What Dickensian villain's given name
means "the Lord is light" in Hebrew?
Etymology, Etymology, and more Etymology
as well as grammar, usage, euphemism, slang, jargon, semantics (meaning), linguistics, neologism, idiom, word origin, syntax, dialect, lexicon (vocabulary), diction, pidgin, synonym, antonym, homonym, cant, argot, lingo, and redundancy.
The critically-acclaimed board game
consists of tough questions about the nuances of the English language.
Bathsheba's Hittite husband's name was
Uriah, which derives from the Hebrew
Uriyyah , the Lord is
light (or as some others have translated this: the flame of the Lord or the
Lord is my light).
Uriah Heep is a
character in Dickens' David Copperfield who
uses humility to camouflage his ugly pursuit of self-interest. The biblical
Uriah was an innocent victim of King David's blatant and ugly pursuit of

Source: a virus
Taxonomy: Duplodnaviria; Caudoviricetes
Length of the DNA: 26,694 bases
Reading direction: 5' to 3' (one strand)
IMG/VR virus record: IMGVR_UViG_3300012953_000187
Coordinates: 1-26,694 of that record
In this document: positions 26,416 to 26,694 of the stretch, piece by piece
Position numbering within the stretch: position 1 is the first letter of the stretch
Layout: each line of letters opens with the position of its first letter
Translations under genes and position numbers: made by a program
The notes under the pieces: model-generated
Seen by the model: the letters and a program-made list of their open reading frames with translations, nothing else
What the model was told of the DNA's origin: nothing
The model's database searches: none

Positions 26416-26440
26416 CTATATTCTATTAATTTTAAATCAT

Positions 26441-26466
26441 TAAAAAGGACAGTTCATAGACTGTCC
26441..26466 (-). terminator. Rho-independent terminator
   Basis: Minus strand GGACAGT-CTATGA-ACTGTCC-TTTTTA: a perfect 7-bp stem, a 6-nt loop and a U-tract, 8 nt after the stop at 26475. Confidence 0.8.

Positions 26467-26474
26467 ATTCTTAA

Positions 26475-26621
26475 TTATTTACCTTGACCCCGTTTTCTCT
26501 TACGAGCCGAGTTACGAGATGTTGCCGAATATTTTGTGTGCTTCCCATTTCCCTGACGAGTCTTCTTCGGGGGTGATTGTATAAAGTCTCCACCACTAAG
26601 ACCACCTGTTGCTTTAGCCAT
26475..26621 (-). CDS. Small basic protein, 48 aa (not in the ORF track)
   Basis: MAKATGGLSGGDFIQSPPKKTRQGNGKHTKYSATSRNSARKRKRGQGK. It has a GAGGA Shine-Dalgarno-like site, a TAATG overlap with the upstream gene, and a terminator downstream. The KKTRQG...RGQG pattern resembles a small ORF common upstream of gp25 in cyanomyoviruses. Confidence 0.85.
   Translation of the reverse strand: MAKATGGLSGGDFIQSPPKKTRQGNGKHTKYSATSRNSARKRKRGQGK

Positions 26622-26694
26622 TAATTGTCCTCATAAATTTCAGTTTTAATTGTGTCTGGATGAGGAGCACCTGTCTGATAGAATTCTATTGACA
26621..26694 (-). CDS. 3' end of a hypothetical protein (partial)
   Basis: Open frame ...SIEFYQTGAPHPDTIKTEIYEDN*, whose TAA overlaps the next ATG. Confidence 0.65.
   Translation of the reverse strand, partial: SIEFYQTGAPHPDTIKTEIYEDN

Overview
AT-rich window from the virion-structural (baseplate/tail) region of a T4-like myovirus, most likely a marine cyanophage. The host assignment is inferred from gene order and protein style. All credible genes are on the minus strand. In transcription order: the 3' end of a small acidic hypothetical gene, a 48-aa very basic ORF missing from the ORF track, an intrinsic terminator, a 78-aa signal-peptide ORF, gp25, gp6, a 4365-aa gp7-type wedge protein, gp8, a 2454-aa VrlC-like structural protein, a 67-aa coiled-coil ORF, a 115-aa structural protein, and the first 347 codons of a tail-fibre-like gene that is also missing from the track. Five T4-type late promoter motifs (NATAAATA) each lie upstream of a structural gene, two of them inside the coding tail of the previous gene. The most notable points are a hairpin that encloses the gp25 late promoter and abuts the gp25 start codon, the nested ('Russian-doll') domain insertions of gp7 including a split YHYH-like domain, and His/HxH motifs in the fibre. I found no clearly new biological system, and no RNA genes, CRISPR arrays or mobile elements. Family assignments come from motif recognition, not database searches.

1 Samuel 11:2: And it came to pass at
eventide, that David arose from off his bed, and walked upon the roof of the
king's house; and from the roof he saw a woman bathing; and the woman was very
beautiful to look upon.
11:3 And David sent and inquired after the
woman. And one said: 'Is not this Bath-sheba, the daughter of Eliam, the wife
of Uriah the Hittite?'
11:4 And David sent messengers, and took her;
and she came in unto him, and he lay with her; for she was purified from her
uncleanness; and she returned unto her house.
11:5 And the
woman conceived; and she sent and told David, and said: 'I am with
Please note that these are draft questions for the board game MooT.
If you spot an error or disagree with anything I've said here,
please let me know and I'll fix it.
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